lanterns in Vietnam


All of the hotels in which we stayed, except one, included breakfast, which was a baguette, jam, butter, cheese, fruit and coffee, juice or tea. Some hotels offered extensive breakfast buffets, but we were not in any of those. Free internet was offered at some hotels as well. Just a note - make sure you get a quiet room. We had a beautiful balcony room in Hoi An, but the street noise from honking busses and motorbikes is horrendous, and takes away from a good nightís sleep. This adversely affects your trip!

Many reservations for your next hotel can either be made at the hotel you are staying in or online. Also, taxi pick ups can be made either online or from your previous hotel.







Hotels will easily arrange transport for you to and from the airports, including the purchase and delivery of air tickets, and transportation for tours.

To get from Hoi An to Hue the hotels will arrange a minibus to take you over the Hai Van Pass. Be sure to sit on the right hand side window to get the best view.

Cyclo drivers are everywhere and for a couple of bucks will take you anywhere, and will wait to take you back. They are paid by the hour, but they can be paid by the trip. Itís important to negotiate the price and time beforehand. We would have them write the price on a piece of paper, that way there was no mistake about it later. This procedure saved us a couple of times.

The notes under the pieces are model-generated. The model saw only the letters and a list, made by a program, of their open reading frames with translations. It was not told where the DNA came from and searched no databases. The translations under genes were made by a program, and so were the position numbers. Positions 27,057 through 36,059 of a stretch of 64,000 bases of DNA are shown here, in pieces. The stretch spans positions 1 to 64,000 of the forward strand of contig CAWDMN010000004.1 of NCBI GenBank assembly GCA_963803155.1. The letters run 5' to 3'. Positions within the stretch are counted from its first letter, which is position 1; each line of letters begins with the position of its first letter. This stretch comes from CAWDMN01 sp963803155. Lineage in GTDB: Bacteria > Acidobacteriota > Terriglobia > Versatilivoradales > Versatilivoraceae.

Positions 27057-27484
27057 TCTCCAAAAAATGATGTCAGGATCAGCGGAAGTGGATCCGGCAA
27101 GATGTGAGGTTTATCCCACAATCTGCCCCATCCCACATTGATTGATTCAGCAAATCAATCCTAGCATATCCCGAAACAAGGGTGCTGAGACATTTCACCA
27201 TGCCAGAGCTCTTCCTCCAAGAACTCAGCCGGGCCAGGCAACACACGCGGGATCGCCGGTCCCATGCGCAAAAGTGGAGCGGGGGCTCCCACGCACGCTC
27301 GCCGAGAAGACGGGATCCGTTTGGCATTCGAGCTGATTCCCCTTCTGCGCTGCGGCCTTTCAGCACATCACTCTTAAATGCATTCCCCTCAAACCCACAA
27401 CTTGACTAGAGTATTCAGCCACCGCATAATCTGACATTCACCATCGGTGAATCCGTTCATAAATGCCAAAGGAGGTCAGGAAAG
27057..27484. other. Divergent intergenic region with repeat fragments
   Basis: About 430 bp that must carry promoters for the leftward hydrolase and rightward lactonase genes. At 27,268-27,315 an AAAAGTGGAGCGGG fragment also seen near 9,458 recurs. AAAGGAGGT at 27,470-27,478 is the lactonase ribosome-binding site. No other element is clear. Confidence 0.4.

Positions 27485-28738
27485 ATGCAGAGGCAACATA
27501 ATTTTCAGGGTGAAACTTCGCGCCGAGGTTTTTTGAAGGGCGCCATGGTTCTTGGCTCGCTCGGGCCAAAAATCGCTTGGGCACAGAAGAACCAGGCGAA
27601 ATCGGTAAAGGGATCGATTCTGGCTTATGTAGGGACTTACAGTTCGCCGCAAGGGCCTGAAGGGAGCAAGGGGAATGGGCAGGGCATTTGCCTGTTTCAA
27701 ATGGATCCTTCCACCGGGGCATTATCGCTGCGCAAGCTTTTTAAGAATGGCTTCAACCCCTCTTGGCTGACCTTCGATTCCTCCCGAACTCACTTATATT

Also motorbike taxis are readily available usually for a buck or less.


Pagoda in Hue, Vietnam


After reading our guidebooks, Saigon was a concern for petty theft and motorbike bandits. These guys fly past you and grab your bag, necklace or whatever. But, we are happy to say, we had no experience with theft whatsoever. We do, however, tend to keep a low profile, thus not making ourselves targets, and we are very conscious of our belongings - our travel bags, any extras including eyewear or hats. We wore no jewelry and did not flash any wealth at any time.